Playing it safe17 February 2009
Dennis K. Neitzel gives an insight into training requirements to ensure electrical safety
Electrical power systems today are often very complex. Protective devices, controls, instrumentation and interlock systems demand that technicians be trained and qualified at a highly technical skills level. Safety and operating procedures utilised in working on these systems are equally as complex, requiring technicians to be expertly trained in all safety practices and procedures. The goal of any training programme is to develop and maintain an effective and safe work force.
In the US, one objective of the Occupational Safety and Health Administration (OSHA) and the National Fire Protection Association (NFPA) is to protect employees from electrical hazards in the workplace. There must be a strong emphasis on qualified persons only performing work on or near exposed energised and de-energised electrical systems and equipment in all industry sectors. An understanding of the potential hazards of electricity, which include electrical shock, arc-flash and arc-blast, must be addressed as a major part of training and qualifying employees.
One of the most important aspects of electrical safety is to ensure that all employees who are or may be exposed to energised electrical conductors or circuit parts are properly trained and qualified. The first thing that must be discussed is to identify who a qualified person is. This has always been a point of debate throughout industry, but is clearly defined by the National Electrical Code (NEC), NFPA 70E, and OSHA. The NEC defines a qualified person having the ‘skills and knowledge related to the construction and operation of the electrical equipment and installations and has received safety training on the hazards involved’.
In addition, NFPA states that employees are required to be trained to understand the specific hazards associated with electrical energy, the safety-related work practices and procedural requirements. These training requirements are necessary to help protect employees from the electrical hazards associated with their respective job or task assignments as well as to identify and understand the relationship between electrical hazards and possible injury. Training in emergency procedures is also required when employees are working on or near exposed energised electrical conductors or circuit parts.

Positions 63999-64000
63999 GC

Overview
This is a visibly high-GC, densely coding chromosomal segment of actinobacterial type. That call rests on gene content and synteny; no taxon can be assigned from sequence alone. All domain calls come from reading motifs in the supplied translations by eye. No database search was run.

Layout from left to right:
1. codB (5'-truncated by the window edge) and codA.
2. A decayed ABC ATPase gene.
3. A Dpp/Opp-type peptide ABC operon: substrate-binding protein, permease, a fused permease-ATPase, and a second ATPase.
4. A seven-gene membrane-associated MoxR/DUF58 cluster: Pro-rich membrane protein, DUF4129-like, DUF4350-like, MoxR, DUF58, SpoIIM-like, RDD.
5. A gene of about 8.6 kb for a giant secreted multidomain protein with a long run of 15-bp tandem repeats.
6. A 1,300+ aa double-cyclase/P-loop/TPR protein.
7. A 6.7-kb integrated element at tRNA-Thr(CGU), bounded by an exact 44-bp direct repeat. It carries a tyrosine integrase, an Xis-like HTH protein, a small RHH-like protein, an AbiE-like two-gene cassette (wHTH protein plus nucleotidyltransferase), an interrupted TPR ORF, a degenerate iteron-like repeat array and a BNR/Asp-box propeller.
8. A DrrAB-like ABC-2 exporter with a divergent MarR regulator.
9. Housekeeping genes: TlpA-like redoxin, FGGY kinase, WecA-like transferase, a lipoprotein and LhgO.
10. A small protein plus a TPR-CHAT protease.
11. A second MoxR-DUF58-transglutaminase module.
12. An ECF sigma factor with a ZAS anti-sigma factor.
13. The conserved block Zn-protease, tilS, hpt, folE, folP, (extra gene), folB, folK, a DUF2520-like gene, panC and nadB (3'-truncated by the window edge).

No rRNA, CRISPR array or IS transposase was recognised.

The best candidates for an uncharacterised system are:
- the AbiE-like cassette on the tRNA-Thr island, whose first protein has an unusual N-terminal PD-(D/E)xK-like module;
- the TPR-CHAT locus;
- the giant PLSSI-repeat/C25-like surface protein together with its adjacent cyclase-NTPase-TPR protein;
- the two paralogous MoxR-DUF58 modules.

OSHA regulations require employers to document that employees have demonstrated proficiency in electrical tasks. A needs assessment is required before any significant training can be developed and implemented for a qualified person. This assessment involves relevant company personnel who are aware of the job requirements and all applicable codes, standards and regulations. Information that is collected will provide insights into any past or present performance problems that must be addressed in the training programme.
Electrical hazards analysis
The results of an electrical hazards analysis constitutes one of the most important factors in the selection of personal protective equipment, developing a training programme for qualified persons, and developing an effective electrical safety programme.
OSHA requires the employer to perform a hazard assessment of the workplace to determine if personal protective equipment (PPE) is necessary. NFPA further defines what is required in the hazard assessment by requiring a shock hazard analysis and a flash hazard analysis for equipment operating at 50V or more. The shock hazard analysis is used to determine the voltage exposure, shock protection boundaries, and the required PPE necessary to protect employees and minimise the possibility of electrical shock.